Thursday, 13 February 2003
The seasonal pattern of recent change in precipitation normals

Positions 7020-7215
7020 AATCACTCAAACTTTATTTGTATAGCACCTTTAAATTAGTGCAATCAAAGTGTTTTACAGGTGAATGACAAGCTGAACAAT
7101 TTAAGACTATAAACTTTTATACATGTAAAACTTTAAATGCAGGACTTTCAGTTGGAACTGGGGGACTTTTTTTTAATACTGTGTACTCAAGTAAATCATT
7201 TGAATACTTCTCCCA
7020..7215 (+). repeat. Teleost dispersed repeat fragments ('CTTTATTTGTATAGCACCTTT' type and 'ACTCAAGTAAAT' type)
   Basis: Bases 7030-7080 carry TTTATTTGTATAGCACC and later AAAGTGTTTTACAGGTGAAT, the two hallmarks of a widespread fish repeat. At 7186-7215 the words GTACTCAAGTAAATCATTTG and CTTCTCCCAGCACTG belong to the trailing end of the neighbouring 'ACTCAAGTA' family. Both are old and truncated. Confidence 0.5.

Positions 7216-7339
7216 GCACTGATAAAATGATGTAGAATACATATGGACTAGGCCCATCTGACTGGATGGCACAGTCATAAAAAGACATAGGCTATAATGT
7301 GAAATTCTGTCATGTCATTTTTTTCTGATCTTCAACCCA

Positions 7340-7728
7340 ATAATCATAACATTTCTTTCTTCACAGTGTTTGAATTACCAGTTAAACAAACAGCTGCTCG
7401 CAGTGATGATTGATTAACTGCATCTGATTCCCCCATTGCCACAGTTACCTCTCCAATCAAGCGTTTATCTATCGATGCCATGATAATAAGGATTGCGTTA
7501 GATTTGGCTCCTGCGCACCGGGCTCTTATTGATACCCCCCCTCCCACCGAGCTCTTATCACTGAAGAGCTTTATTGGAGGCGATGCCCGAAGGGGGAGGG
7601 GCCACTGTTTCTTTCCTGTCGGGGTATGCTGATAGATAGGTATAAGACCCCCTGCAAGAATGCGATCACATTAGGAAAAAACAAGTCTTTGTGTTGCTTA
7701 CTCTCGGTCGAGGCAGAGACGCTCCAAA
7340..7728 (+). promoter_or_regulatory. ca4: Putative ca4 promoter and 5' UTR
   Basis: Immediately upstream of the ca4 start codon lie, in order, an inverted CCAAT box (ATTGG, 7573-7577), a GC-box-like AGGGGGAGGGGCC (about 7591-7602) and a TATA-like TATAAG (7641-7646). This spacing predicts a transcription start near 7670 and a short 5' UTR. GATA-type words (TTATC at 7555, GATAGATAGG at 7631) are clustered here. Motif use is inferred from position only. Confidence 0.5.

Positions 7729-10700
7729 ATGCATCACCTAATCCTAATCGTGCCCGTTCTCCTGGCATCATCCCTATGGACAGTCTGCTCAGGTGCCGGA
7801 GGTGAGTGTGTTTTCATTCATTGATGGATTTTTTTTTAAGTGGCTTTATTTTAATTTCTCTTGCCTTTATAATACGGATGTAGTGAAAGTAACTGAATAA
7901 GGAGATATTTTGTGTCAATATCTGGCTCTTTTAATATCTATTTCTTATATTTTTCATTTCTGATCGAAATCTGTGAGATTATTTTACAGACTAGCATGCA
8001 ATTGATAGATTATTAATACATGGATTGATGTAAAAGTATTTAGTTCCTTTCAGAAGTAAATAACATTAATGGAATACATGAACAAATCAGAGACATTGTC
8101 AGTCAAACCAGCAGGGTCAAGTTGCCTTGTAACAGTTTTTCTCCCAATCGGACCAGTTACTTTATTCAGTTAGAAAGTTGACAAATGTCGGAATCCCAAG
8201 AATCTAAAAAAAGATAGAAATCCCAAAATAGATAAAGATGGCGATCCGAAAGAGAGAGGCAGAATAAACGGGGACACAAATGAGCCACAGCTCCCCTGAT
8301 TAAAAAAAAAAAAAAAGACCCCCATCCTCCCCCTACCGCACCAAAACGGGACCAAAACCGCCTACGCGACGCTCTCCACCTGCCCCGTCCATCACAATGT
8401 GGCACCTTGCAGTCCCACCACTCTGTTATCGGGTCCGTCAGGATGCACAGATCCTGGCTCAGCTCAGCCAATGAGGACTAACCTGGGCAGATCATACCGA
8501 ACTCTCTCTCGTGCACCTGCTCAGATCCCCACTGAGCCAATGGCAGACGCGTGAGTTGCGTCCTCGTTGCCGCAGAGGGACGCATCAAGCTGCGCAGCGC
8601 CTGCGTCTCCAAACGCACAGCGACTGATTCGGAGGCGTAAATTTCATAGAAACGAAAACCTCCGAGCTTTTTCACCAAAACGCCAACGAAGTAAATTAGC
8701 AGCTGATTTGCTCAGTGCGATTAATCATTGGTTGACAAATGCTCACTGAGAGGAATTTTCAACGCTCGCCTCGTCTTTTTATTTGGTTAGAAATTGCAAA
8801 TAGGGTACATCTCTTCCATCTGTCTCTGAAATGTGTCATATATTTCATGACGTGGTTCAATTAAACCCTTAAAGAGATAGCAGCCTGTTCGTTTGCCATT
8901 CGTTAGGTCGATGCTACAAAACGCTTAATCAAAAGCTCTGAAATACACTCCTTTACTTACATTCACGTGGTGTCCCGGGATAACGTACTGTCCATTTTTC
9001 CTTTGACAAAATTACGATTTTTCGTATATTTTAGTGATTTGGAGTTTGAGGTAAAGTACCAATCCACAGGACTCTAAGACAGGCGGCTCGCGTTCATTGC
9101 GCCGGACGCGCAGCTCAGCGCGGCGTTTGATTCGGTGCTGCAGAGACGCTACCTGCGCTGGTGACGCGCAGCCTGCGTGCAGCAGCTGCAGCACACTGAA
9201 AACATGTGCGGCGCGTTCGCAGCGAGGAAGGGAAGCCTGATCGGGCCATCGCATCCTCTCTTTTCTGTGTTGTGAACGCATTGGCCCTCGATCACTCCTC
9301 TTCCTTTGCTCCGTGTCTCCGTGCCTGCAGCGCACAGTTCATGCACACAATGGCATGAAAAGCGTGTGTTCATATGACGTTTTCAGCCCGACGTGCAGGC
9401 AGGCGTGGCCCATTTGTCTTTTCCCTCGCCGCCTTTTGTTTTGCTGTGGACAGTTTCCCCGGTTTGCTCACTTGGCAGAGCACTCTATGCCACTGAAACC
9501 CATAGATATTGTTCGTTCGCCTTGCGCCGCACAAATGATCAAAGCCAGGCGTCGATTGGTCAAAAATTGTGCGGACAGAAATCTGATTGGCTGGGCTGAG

Previous research has identified a general precipitation trend over much of the continental United States towards higher precipitation values. This trend has also been recognized in the updated precipitation Normals for 1971-2000 and in the precipitation averages over the last 20 and 10 years. Recognition of trends in annual precipitation is important to identify climate change, yet from a hydrologic cycle and water resources application point of view, the seasonal distribution of this change/trend is more important. For example, urban and industrial water supply in dry climates is highly dependent on seasonal water storage, whereas agricultural production is centered around seasonal water availability. Changes in seasonal precipitation patterns would required adaptation of water management and utilization strategies. Here, the changes in the seasonal distribution of precipitation associated with the general climate trend are identified for several large regions in the United States. The results show that in some regions precipitation increased in all four seasons (e.g. Northeast), whereas in other regions the increase is predominantly during the winter and spring months (e.g. Southcentral). Time series of seasonal precipitation also show that in some regions the contrast between successive seasons seems to be increasing towards the end of the 20th century, thus suggesting more frequent occurrences of extreme wet and dry seasons during a given year. These findings show the seasonal character of the climate trend, and also provide useful information for the management and utilization of water resources.